“Bitcoin is still a teenager”

“Bitcoin is not yet 15 years old. It’s normal for it to have its youthful illnesses”, writes Gilles Quoistiaux in a new book. Bitcoin briefly slipped below $30,000 on Tuesday.

Gilles Quoistiaux, economic journalist at L’Echo, after having written for Trends-Tendances, is a specialist in cryptocurrencies. In 2021, he won a Belfius press prize for “One Coin, Le Réseau”, an investigative podcast on a vast crypto scam. He is also the author of “Bitcoin & cryptocurrencies: The practical guide for the beginner investor” (Editions Mardaga in 2019).
This time, he publishes “Say, what are cryptocurrencies?” in the “Dis, c’est quoi” collection at the Renaissance du Livre. The objective is to explain a concept to teenagers. What Gilles Quoistiaux is doing here with his 15-year-old daughter.

The teenager’s first obvious question: could his pocket money be paid in bitcoins? This is where the journey into the world of cryptos, blockchain and mining begins. All in a very accessible language.

So yes, if the pocket money were to be paid in bitcoins, the teenager may have a few surprises. “Because bitcoin is very, very, very unstable” writes the author. The “very, very, very” is obviously very important. On January 1, 2021, you had to pay $29,000 to buy a single bitcoin! Three and a half months later, its value had more than doubled: on April 14, 2021, one bitcoin was exchanged for 63,000 dollars! After this intense surge, it had a huge crash to crash in mid-summer around $30,000. No more bitcoin? Not at all. After this episode, he put the turbo back to reach, in November, 68,000 dollars. Before faltering again and even briefly falling below 30,000 dollars on Tuesday morning in the wake of the fall in the stock markets. We are far from a bitcoin which would constitute a safe haven. “The main thing, writes Gilles Quoistiaux, is to understand that this virtual currency does not hold in place. It is totally unpredictable”.



“I’m still thinking of this pizza maker who was paid in bitcoins. I hope for him that he didn’t misplace the 10,000 bitcoins from Pizza Day.”

Gilles Quoistiaux

Author of the book “Say, what are cryptocurrencies?”

The author recalls that on the bitcoin blockchain, we find the trace of the very first known purchase with a cryptocurrency. It was May 22, 2010, a day that has become famous, later known as the Pizza Day. Someone ordered two large pizzas that day for 10,000 bitcoins, the equivalent of around $40 at the time! A single pizza would be worth some 150 million dollars today… “I still think of this pizza maker who was paid in bitcoins. I hope for him that he did not misplace the 10,000 bitcoins from Pizza Day”.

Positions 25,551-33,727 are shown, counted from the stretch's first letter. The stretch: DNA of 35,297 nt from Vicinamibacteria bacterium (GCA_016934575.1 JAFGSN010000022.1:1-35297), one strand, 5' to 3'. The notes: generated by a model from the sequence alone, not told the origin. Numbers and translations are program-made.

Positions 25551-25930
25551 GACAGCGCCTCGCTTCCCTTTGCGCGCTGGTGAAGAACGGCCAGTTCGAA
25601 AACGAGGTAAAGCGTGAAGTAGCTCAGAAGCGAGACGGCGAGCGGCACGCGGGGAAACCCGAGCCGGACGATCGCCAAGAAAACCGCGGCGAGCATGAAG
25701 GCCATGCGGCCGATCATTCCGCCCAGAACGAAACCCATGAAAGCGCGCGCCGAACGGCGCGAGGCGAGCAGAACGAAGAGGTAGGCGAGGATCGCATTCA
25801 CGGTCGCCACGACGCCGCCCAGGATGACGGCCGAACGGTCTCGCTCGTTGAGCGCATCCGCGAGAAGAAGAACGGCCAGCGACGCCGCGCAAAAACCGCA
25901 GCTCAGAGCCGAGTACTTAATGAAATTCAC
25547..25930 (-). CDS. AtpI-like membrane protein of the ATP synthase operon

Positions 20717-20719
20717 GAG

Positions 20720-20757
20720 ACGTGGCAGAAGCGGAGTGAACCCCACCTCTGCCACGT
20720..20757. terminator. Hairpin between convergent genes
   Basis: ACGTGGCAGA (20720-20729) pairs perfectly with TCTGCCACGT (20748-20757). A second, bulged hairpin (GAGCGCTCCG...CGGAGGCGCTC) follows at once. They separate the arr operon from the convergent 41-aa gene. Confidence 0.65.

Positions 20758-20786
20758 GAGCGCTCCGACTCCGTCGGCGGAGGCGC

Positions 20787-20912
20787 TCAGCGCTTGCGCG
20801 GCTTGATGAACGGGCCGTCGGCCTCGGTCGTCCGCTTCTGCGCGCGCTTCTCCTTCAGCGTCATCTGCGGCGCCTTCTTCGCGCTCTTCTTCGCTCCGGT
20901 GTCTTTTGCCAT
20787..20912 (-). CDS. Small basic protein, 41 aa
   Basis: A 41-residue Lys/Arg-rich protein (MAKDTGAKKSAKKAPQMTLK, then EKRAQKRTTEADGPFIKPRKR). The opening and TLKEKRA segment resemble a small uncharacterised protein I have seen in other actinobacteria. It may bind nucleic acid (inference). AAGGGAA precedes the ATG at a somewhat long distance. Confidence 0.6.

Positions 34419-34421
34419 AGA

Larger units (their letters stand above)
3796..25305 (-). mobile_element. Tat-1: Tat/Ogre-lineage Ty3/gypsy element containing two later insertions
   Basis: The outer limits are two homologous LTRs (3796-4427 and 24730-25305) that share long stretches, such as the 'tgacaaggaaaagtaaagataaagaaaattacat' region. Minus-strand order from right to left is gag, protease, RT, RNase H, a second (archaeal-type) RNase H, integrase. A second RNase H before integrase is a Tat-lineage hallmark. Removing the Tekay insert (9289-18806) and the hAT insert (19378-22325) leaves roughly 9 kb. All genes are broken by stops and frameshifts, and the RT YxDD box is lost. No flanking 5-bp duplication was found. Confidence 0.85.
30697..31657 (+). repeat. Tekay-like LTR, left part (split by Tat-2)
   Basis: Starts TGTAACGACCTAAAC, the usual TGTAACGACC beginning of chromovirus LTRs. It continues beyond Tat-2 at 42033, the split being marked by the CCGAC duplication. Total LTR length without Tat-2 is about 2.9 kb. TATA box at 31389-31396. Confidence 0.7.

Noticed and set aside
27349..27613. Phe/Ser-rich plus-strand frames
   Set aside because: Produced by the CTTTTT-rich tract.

Gilles Quoistiaux emphasizes that the story of bitcoin, its protesting, non-conformist side, attracts especially the younger generations. A bank does not make young people dream too much. “In contrast, a revolutionary digital currency shared by a global community of connected users is a pretty sexy project. Communication-wise, bitcoin and its proponents have been strong.”



“The behavior of the cryptocurrency holder today is that of an investor, not a consumer.”

Philippe Ledent

Senior Economist at ING Belgium

In the preface to the book, Philippe Ledent, senior economist at ING Belgium, qualifies the statement. “Let’s remain objective with regard to cryptocurrencies. They are not necessarily a revolution. On the contrary, their development finds a certain logic with regard to monetary history: cryptocurrencies are simply in phase with their time. Is this enough for them to have a future? The answer is not simple,” replies the economist. He also points out that the behavior of the holder of cryptocurrencies today is that of an investor, and not of a consumer.

So can you make easy money with bitcoin? Gilles Quoistiaux is categorical: easy money is a mirage. “You always have to be wary of what shines a little too bright.” But that’s no reason to dismiss the cryptocurrency phenomenon outright. After all, the first traces of bitcoin only date back to 2009. “Unlike you, bitcoin has not yet celebrated its fifteenth birthday!” said the author to his daughter. “Bitcoin is a teenager. It is normal for it to suffer from youthful illnesses. In the meantime, it is estimated today that more than 200 million people in the world hold cryptocurrencies. ‘Be anecdotal! The promise of a new virtual currency of exchange operating outside the traditional financial system is coming to fruition.’

So, of course, there are risks. Of course, there are scams. Of course, there are still many downsides to holding cryptocurrencies today, emphasizes the author. “But technology can improve. And regulation can be strengthened, to better protect consumers and cryptocurrency users. It will take time.” It remains to be seen whether one day children will be able to receive their pocket money in bitcoin. The bets are open.

“Say, what are crypto-currencies?” By Gilles Quoistiaux. Preface by Philippe Ledent. Book Renaissance, 92 pages, 12.90 euros. Release May 19.

Leave a Comment